(Jefferson City) -- A new state statute requires Missouri’s K-12 districts to start the school year no earlier than 14 calendar days prior to the first Monday in September, unless the State Board of Education waives the requirement.
Board members are discussing whether to waive the requirement and give districts the option of starting the school earlier this fall.
An uptick in coronavirus cases is projected in the fall – possibly affecting how much learning kids will have at school. During Monday’s board meeting, Education Commissioner Margie Vandeven says the coronavirus is an extenuating circumstance and the department is not trying to take advantage of the situation.
“It’s still very, very early on COVID loss, but summer loss is clear – that when many of our students, particularly our students who tend to struggle the most – when they are away from school for a period of time, significant learning loss can occur, and that is especially true in our youngest learners,” says Vandeven.
Board President Charlie Shields agrees with Vandeven.
“In the healthcare world, there’s widespread belief that you’ll see COVID-19 come back in the fall at some point. The challenge will be that it’ll be combined with flu and influenza at that time, which makes it even more challenging,” says Shields. “So, you could see additional disruption sometime this fall. So if we can get more days in by an earlier start date, seems to me that would be appropriate.”
Shields is the CEO of Truman Medical Center in Kansas City and a former Missouri Senate president.
The board plans to revisit the item during next month’s meeting.
Meanwhile, board member Pamela Westbrooks-Hodge of Pasadena Hill near St. Louis says she’s heard about some teachers reporting difficulties in getting students involved since the coronavirus threat closed schools statewide in mid-March.
“That’s a very real problem that’s been brought to my attention,” she says.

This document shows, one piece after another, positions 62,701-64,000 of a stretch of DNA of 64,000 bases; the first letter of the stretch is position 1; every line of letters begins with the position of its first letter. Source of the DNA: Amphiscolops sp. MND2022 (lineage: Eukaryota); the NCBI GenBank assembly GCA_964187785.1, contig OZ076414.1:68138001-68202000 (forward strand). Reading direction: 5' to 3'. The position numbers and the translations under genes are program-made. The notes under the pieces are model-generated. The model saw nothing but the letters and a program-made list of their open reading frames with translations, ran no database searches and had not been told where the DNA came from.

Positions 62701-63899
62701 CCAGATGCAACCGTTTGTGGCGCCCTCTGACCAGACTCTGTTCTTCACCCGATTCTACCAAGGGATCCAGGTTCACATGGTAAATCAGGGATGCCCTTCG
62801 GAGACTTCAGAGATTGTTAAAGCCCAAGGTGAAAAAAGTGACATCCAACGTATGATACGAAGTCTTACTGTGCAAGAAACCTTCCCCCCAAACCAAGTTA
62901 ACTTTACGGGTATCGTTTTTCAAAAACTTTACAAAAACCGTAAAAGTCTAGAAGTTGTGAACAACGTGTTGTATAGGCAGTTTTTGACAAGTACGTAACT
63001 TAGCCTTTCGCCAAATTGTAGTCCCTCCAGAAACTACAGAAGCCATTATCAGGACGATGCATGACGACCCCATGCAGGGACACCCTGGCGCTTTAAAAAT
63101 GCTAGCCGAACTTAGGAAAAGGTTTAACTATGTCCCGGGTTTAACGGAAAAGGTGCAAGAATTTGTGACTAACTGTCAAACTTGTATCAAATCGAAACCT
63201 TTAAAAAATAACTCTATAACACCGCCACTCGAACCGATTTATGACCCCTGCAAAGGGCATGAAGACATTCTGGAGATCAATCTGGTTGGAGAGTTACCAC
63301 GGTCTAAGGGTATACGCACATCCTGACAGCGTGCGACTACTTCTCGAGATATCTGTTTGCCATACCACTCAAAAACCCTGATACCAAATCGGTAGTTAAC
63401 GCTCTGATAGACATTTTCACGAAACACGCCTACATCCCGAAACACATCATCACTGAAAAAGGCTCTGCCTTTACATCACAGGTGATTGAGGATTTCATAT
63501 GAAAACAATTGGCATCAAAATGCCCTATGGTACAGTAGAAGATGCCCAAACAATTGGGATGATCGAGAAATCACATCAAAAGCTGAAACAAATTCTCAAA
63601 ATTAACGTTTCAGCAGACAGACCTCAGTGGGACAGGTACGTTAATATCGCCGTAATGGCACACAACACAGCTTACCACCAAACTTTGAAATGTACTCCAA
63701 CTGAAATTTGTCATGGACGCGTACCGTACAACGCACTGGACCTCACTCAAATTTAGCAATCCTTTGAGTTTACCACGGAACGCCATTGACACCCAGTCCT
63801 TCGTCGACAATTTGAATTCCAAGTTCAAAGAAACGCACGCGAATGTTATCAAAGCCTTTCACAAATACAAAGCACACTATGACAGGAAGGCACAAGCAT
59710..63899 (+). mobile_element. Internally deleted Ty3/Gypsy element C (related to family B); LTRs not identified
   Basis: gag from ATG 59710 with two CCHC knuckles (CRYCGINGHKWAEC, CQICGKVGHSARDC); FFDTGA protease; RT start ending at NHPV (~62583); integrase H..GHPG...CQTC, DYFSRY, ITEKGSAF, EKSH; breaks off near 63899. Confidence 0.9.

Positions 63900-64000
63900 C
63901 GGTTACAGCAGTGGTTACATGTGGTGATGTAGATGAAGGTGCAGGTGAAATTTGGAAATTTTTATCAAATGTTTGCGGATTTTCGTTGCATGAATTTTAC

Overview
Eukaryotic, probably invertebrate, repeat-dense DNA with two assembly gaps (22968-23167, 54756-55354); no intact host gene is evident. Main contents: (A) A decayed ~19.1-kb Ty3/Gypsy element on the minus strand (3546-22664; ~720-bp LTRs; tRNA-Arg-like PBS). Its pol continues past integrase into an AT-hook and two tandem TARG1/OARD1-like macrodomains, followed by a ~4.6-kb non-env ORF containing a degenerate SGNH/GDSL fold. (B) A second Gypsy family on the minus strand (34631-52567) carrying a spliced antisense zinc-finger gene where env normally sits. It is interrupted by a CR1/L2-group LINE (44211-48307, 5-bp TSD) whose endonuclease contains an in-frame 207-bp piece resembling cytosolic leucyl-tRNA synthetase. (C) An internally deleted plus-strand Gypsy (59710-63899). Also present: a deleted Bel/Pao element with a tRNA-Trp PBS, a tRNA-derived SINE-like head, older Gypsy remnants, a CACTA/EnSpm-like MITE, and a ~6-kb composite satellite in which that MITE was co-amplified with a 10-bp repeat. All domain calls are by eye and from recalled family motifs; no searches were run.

Vandeven says some teachers who had a hard time connecting with families before the coronavirus outbreak are having even more problems now with kids learning from home.
“People are saying ‘Well if you’re not requiring a grade, if you’re not requiring a test, if you’re not requiring this the kids are not participating.’ That’s a deeper question that I think we need to explore,” says Vandeven. “As we move forward, how do we communicate with families? That partnership has always been essential, but how do we effectively communicate with our families in typical times and then we would have a much greater possibility for that to carry over into a situation like this?”
Vandeven says districts must take the lead to keep kids engaged.
How much of a role lack of broadband internet and technology has to do with the students dodging their work is unknown, but the board did discuss a survey detailing the digital divide in Missouri.
The survey of about 450 of the state’s 555 school districts and charter schools shows about 21% of Missouri students – or 150,000 of them – do not have access to broadband internet and cannot afford the technology.
The latest Federal Communications Commission data shows nearly 600,000 rural Missourians lack access to broadband internet.